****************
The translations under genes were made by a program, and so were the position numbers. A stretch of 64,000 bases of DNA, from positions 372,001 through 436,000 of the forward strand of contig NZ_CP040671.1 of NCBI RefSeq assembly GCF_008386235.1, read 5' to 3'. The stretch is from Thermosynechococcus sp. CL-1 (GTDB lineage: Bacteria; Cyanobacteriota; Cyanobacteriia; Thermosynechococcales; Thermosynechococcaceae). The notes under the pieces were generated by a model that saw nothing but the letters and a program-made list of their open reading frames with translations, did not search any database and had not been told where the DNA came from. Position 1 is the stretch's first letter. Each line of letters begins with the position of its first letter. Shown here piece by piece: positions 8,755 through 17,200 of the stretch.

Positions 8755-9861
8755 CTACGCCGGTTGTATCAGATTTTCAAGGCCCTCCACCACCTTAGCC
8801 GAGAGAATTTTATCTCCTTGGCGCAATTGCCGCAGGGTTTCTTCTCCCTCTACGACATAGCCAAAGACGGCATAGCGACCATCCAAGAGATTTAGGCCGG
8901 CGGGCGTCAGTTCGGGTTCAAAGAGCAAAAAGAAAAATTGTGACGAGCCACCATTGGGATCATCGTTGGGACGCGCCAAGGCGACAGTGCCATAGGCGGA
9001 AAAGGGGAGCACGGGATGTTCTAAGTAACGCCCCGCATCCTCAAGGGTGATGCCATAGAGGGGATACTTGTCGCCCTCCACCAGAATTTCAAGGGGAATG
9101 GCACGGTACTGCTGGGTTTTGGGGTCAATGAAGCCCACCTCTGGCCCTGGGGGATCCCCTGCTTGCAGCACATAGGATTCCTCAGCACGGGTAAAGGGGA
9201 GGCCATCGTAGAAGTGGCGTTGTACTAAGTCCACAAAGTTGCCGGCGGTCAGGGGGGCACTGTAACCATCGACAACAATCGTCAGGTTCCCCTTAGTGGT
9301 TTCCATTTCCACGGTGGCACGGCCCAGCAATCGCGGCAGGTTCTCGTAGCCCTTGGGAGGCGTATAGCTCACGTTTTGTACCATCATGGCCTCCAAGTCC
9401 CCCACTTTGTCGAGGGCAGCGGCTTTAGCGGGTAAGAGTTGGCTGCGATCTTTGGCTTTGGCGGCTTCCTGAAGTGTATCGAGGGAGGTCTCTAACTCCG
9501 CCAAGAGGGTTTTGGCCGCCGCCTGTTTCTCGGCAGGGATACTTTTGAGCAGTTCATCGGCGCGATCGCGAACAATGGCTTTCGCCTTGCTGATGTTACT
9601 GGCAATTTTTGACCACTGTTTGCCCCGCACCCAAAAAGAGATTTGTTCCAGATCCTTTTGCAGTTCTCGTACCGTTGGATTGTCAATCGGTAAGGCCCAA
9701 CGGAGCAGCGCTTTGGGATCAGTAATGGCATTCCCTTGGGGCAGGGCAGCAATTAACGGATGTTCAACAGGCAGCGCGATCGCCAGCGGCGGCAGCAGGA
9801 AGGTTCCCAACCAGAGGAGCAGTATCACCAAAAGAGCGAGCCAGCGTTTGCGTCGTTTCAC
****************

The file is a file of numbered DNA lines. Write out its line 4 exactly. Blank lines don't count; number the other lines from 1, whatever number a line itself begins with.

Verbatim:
8801 GAGAGAATTTTATCTCCTTGGCGCAATTGCCGCAGGGTTTCTTCTCCCTCTACGACATAGCCAAAGACGGCATAGCGACCATCCAAGAGATTTAGGCCGG